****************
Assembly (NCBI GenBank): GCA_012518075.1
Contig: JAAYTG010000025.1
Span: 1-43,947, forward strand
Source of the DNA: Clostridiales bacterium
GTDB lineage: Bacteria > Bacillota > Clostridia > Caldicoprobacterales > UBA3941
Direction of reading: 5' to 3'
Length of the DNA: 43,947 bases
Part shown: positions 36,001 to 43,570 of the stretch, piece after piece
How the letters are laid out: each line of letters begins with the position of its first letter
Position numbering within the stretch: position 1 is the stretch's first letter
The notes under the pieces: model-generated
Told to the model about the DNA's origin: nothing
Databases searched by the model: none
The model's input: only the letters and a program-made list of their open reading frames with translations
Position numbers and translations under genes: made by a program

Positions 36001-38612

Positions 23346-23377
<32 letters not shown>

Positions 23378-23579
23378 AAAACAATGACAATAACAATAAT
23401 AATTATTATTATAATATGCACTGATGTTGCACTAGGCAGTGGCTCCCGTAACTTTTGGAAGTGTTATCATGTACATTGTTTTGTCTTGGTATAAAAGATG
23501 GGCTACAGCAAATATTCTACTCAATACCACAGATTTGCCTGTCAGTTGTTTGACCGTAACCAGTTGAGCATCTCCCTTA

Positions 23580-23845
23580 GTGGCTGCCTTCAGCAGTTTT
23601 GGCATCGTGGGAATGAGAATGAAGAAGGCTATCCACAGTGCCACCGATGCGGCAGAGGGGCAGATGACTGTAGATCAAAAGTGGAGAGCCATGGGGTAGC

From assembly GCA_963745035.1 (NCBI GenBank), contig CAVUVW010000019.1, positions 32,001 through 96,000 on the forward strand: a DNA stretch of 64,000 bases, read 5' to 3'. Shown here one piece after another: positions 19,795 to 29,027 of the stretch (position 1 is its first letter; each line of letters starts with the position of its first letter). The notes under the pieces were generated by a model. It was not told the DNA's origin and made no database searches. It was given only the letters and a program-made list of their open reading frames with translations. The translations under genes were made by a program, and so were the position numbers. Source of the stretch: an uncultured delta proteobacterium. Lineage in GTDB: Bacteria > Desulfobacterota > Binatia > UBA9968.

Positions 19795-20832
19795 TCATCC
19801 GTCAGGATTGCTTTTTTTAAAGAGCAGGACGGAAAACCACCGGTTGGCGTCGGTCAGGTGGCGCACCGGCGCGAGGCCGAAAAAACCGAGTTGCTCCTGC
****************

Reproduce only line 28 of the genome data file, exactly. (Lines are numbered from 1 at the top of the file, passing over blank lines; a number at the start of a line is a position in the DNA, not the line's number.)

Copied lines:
19795 TCATCC